Friday, May 08, 2009

Whose Church Is It, Anyway?

Maybe it's the church I choose. Maybe it's just me.

But thinking about this subject, I realized that, for my entire life, I have always been one of the youngest people in the room in any church I've ever joined or attended. I'm 50 something now, and that has never changed. When I was a child in church, I remember clearly my parents were of roughly the same generation as their friends in church. There were a few people older, but they were a distinct minority. The bulk of the congregants were people of my parents' age. But every church I've attended, visited, or pastored, I've been one of the youngest people there. Consistently.

It didn't used to be this way. It wasn't supposed to be this way. At my age, I should be preaching to my peers. Instead, I'm still preaching to my parents, or people as old as my parents. And most of my peers, like my parents, are set in their ways, and their ways are not the ways of church goers. If they are, they are more likely the ways of the church of their childhood than the church of Bultmann or Crossan or Patterson or Borg or the Jesus Seminar. Or even Niebuhr or Tillich. Certainly not Derrida. Nobody I know knows Derrida. Or Kierkegaard, for that matter.

So some of it is me. Certainly some of it is me. But some of it is the way things are, and the way things weren't supposed to be. True, pastors have always preached to people older than themselves, as well as younger; in that, I'm no exception. But I've never preached anywhere where I wasn't one of the youngest people in the room. And I've only been preaching for about 10 years, now. Which might explain, as much as anything, why young people are leaving the church in droves. It just isn't their place.

What was supposed to bring them back was "popular music." Funny, that's what was supposed to bring my generation back to the church. Yup, that didn't start with Gen X or the rise of the mega-church or the insidious marketing intent of fundamentalist evangelicals. There is, indeed, nothing new under the sun. Luther's hymns were the popular songs of the day. Wesley's hymns were the same; why do you think they're still so popular now, at least in churches? Shaped note hymnals were wildly popular at one time (I still remember one from my grandparent's church; and yes, they were some of the oldest people in the room in their little church, so long ago now).

I know many churches now use "popular music," but more often than not it's performed music, meant to be watched; not hymn singing, meant to be sung by the congregation. I can only report from video-tape on some of this, and nothing I have to say has the backing of sociological studies, so it may be too narrow a range of experience to mean anything. But the tapes I saw in seminary of the "mega-church" we were told then was the cutting edge of a "new Reformation" (I still cringe for the professor who told me that) showed mostly people my age or older in the "seeker services." Not a lot of young people there; teenagers, 20 year olds. Not the dominant crowd. The "entertainers" on the "stage" (they seemed more that than worship leaders, to me) were young; but that's because they were energetic. People my age could never generate that much energy. And yet, it still didn't do much good.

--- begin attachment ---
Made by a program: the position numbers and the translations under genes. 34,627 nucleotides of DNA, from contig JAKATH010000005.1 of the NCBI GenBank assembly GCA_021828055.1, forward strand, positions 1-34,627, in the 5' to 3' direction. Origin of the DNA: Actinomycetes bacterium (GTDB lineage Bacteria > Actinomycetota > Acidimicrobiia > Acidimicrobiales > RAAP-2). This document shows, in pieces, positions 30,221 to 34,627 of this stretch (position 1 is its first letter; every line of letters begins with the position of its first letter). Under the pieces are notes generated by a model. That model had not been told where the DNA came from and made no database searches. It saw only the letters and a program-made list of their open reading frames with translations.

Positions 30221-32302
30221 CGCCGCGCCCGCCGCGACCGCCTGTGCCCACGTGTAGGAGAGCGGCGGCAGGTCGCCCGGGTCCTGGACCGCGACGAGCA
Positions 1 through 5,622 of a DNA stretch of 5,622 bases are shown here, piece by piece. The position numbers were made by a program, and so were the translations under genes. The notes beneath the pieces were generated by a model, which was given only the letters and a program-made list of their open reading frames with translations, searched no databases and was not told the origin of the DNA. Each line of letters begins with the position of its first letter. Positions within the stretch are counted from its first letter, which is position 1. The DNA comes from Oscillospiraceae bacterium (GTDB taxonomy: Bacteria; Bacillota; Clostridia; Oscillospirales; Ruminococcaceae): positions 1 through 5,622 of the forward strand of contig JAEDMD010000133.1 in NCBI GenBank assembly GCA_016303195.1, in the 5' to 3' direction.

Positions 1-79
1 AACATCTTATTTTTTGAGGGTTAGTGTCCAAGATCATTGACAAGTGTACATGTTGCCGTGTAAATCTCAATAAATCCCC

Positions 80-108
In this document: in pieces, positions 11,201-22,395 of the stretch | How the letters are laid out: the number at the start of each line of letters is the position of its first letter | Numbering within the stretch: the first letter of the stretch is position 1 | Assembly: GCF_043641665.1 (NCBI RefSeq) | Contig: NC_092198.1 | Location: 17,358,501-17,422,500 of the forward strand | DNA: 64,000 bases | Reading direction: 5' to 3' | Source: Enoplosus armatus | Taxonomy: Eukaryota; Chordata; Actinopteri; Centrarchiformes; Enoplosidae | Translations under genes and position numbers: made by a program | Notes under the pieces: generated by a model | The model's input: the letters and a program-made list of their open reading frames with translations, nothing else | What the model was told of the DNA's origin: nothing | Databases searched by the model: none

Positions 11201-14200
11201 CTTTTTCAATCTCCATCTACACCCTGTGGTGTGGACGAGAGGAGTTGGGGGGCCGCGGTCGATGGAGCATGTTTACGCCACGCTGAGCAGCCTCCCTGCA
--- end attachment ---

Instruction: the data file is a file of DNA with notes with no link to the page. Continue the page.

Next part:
Then there's the "ghetto" position of "youth minister." Truly large churches, of course, subdivide their ministries into "youth" and "elderly" and "shut in", etc., the better to serve a truly vast community of persons. (Such as my brother in law's church, a large mainline congregation, almost of "mega-church" size. I considered for a moment that his church might point to a myriad of exceptions to my experience; but I've lectured his Sunday school class, and no one in the room was as young as me, including my BIL, who's almost ten years older than I. And he's one of the younger people in the class.) The youth minister is the person who's supposed to keep the youth in church. But again, my experience with churches with "youth ministers" is that it's a second-class position, under the thumb of the ruling powers (Priest, pastor, church council, session, what have you), and their usual tenure is only a few years. They entertain the "youth," but sooner or later get their chain yanked, or find the youth have all gone on to college, never to return, and their novelty has worn off. The last youth minister my daughter knew was fired by the priest, for reasons obscure and irrelevant. The youth understood what it meant: they were being patronized, catered to, and had no voice in the church, and the one person they related to, could be snatched away as easily as a kleenex could be discarded. My daugher drifted away, as did everyone else in her group. So it goes.